Despite working in Liverpool for almost seven years, there are still many sights I have not had the chance to visit so when James announced that he was attending a course there, it was a good opportunity to use some of my hotel points to get us a free night there. As the brief of summer weather had ended by Tuesday evening, we had a wet walk from the hotel to Panoramic 34, a restaurant at the top of a building. The views were indeed extensive and the food very good but as all the windows were covered in rain spots, photography was not an option. We ate our meal watching the Mersey and Isle of Man ferries departing.
This morning, I left James at the course venue and after a coffee, wandered down to the Pier Head to visit the Museum of Liverpool which I had never been in before and which is in a striking building. There were lots of things I had not known before and I learnt a lot about the city I have come to love. The photojournalist Lee Karen Stow, had an exhibition called Poppies: women at war which was very moving as I have had a number of patients who have escaped from war zones in several countries and are seeking asylum in the UK. Much of combat history is devoted to the men who are fighting so this was a refreshing change.
Afterwards I took a few photographs around the Pier Head and then visited one of the city’s secondhand bookshops, Kernaghan’s, in the Bluecoat. It was quiet so I had a good chat with the owner, his wife and her father covering caffeine metabolism, the school they used to run in Nepal and trekking in the Himalaya. I bought two books, one by some guys who did an overland trip in a Trabant. Their route covers a lot of the London to Sydney overland route we hope to do in a couple of years so it should be interesting. The other is on American myth, a topic of interest for this summer’s drive.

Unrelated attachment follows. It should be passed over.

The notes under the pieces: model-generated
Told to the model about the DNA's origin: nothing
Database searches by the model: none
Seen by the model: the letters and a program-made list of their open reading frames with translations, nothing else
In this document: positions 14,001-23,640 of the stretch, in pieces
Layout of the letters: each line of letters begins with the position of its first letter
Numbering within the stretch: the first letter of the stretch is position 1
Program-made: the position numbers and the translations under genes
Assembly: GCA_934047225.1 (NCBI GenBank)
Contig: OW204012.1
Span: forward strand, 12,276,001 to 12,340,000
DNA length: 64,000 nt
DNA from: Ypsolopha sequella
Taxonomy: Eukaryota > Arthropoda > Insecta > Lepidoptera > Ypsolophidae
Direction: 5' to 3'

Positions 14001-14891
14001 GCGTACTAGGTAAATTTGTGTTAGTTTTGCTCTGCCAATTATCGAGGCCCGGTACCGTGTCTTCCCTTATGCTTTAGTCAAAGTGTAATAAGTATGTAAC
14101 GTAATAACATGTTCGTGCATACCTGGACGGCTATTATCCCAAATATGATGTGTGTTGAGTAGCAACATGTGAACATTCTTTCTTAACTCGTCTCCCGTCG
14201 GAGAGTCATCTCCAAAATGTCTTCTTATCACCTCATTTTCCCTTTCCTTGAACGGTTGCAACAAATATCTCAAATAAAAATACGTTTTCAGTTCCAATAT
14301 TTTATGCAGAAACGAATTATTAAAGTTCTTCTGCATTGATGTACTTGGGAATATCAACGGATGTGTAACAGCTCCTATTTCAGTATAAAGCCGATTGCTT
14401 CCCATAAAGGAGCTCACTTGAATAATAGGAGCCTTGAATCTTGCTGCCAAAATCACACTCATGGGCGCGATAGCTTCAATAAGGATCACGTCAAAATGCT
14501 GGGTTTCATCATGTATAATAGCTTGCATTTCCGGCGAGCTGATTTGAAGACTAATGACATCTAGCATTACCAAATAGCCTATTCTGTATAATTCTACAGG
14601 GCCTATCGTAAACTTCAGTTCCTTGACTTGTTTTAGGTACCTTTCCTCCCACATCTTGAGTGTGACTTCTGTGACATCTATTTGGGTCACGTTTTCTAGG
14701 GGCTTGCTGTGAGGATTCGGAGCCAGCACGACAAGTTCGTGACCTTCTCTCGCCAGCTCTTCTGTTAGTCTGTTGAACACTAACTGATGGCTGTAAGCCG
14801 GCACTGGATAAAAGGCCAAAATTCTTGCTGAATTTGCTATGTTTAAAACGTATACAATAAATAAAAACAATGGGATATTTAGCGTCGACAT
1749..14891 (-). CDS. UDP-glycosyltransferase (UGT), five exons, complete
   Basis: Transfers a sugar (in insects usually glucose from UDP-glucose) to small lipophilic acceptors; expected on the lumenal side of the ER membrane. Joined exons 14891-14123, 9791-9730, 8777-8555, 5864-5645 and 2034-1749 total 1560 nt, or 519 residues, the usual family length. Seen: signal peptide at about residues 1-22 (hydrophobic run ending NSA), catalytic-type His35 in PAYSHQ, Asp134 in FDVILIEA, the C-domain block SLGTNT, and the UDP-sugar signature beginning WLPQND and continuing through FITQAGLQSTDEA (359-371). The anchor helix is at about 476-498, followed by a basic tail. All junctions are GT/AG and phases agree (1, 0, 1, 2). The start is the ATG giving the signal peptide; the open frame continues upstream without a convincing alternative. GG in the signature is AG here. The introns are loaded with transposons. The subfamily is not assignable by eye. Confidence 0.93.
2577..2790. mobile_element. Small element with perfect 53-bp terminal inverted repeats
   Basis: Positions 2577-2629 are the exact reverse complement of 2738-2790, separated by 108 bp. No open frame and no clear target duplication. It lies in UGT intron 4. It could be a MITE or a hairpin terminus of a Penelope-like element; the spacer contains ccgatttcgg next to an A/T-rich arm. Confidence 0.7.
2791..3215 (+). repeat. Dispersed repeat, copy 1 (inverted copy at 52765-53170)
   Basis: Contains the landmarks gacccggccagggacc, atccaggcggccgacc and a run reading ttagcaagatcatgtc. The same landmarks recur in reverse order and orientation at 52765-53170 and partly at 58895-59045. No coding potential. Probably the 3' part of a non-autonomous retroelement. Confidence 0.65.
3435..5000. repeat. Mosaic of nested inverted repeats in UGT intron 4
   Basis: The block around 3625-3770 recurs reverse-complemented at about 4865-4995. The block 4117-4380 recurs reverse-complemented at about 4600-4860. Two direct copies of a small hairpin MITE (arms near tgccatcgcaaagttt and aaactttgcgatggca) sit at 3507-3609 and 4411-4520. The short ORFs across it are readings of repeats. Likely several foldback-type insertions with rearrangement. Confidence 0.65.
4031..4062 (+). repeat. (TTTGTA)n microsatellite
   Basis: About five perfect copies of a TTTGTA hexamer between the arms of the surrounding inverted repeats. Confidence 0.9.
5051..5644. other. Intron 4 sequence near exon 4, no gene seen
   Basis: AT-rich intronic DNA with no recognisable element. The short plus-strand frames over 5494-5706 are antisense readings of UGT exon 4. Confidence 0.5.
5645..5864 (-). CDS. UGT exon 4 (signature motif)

After lunch, James headed back to his course and I walked up the hill to visit 59 Rodney Street. Edward Chambré Hardman was a 1950s society photographer who lived and worked from the house for many years until his death in 1988. The National Trust have now taken it over and it is a fascinating insight into that era of photography and the Hardman’s lives, as they threw very little away. After the 90-minute guided tour which is a must for anyone interested in photography, I looked in both cathedrals as I had never been in them. I then walked back down Brownlow Hill towards the station, just as all the students were pouring out of the universities. On the short train journey back to Crewe, one of the staff was telling us which end of the first class section to sit in so that we had time to down the drinks and eat before we disembarked.